We go back downstairs without conversation. I stand in front of the glass counter with the assistant behind.

I would like to write about the gallery on my blog, I tell him, Just something simple.

The gallery /  shop owner instantly appears from behind a tree / mannikin and stands beside me. She is about half my height, alert, sharp, clear eyed in the attention she gives me. I tell her that I would like to draw attention to the presence of her gallery, little known, I am sure, particularly since it is tucked away in a mall … well mall is too grand a term … shopping centre … no, it is not that either. Let’s settle for strip, how I described it above.

Do you do art? she asks. I am sure nothing speaks of me being an artist. I dress conservatively as befits the eningeer I once was. I reply in the affirmative.

Do you have any work with you?

I have a trunk packed with art material and unfinished work, but I don’t say that. I simply say, yes.

Can you show me some?

I tell her it is on my computer sitting next door in the cafe.

Bring it in, she says, kindly.

You have Wifi,? I ask uncertainly.

From the cafe next door, she says, triumphantly.

I toddle off and get the laptop. It is on and already connected to the network of the cafe. I keep a browser dedicated to where my work is online to avoid having to fumble when I show my work.

I want that, she says, jabbing her finger at the latest I have put up, Have you, a rather mediochre work. We can’t make every piece a master piece and there is no knowing what people will like. I learned that long ago.

She explains that she would like to exhibit four of my works in the windows of the store.

I pull down the next work, by far my most popular in terms of visits, Under a Forest Sky. They both gasp and draw back.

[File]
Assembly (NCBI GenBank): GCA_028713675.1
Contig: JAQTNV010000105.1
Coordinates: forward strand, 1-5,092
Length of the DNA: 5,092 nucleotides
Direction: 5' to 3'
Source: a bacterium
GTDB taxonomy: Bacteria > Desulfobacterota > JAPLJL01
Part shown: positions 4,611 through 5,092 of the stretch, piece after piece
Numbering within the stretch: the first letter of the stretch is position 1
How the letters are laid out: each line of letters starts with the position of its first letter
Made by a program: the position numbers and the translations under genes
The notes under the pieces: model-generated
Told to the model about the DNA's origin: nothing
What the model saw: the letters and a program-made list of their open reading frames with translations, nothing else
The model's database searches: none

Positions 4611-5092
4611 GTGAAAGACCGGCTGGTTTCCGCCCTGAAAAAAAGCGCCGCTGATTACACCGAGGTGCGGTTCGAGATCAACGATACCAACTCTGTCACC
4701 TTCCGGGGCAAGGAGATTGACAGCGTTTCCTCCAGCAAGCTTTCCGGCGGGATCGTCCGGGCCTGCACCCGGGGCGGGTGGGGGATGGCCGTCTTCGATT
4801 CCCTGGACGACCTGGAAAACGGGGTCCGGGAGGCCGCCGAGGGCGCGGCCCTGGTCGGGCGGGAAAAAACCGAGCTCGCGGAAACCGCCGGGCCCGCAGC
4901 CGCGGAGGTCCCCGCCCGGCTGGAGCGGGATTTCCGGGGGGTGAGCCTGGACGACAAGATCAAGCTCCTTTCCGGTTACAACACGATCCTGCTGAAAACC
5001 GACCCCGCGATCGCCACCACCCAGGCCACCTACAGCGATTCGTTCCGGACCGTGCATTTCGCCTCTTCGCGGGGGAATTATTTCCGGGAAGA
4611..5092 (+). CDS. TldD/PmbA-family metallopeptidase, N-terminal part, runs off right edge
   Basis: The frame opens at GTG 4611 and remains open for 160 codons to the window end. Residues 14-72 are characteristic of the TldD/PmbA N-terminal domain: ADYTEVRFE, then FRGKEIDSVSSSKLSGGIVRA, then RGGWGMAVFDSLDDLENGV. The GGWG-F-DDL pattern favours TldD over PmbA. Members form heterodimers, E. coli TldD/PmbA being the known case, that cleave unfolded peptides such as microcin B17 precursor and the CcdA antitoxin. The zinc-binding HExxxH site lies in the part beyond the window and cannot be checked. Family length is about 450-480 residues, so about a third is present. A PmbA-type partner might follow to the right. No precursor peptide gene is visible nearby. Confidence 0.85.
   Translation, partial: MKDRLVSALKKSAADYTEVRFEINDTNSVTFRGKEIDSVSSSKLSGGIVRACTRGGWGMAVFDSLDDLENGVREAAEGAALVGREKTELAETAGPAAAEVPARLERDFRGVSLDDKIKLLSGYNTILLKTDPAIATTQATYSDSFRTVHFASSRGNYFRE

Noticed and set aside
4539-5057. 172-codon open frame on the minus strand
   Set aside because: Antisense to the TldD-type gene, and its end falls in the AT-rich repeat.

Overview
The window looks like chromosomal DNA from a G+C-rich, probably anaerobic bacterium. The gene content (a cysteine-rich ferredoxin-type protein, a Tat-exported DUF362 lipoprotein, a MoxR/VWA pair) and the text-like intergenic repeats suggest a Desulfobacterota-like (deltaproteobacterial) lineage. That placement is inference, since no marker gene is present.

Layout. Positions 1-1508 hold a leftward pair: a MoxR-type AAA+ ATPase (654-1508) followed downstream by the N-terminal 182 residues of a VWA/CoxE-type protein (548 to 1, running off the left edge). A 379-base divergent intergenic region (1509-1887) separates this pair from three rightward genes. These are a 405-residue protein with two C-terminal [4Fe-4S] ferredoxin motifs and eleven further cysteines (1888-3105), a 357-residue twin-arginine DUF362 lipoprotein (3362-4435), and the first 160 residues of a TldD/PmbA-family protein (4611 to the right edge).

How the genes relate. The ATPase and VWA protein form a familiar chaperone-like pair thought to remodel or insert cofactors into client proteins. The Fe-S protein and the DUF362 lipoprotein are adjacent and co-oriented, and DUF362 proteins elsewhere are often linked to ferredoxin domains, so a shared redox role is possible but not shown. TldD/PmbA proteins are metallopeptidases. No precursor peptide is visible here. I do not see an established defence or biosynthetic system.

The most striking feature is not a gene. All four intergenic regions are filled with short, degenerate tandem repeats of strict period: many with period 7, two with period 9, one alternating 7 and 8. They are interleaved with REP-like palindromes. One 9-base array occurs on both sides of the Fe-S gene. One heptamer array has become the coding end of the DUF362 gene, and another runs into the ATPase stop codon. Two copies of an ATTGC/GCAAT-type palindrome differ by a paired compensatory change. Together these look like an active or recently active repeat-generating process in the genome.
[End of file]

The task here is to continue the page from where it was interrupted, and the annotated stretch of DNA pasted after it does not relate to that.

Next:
She has told me already that she is from South Africa where I lived for a time, when the country was still under Apartheid. It is now proudly the Rainbow Nation. The owner is of Lithuanian parents who immigrated to South African from Vilnius. Probably before WWII given her age.

I pull up Lest We Forget: Black Art under Apartheid and explain its context. She likes the work very much.

Later, as I am leaving, the shop assistant says;

And we want the one with the eye.

I obviously mishear because I show him Aye, aye Isis and I, Horus.

No, no, he says, two eyes.

I twig. He is talking of Chat Noir avec Pince Nez. This is an embarrasing work.  I don’t like it and I have wanted to pull it from the site many times. But Saatchi told me off soundly for pulling some works previously which were achieving a dismal number of visits – they are still not up.

So, we have our four works.

I have a show quite unexpectedly from a gallery I did not know the existence of an hour and a half earlier. And I have a commission to write an article on my visit as an exhibing artist in TOAF show in Brooklyn, New York, in November, The store owner has called the arts editor of a paper printed in the city with a online edition with a readershop of over a million I later learn.

Truly the art world is a mysterious world. All of my journey so far into this new world has been sendiptious.

What is one to make of that?

Malcolm D B Munro
Saturday 21 October, 2017

 

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Filed under: Current Events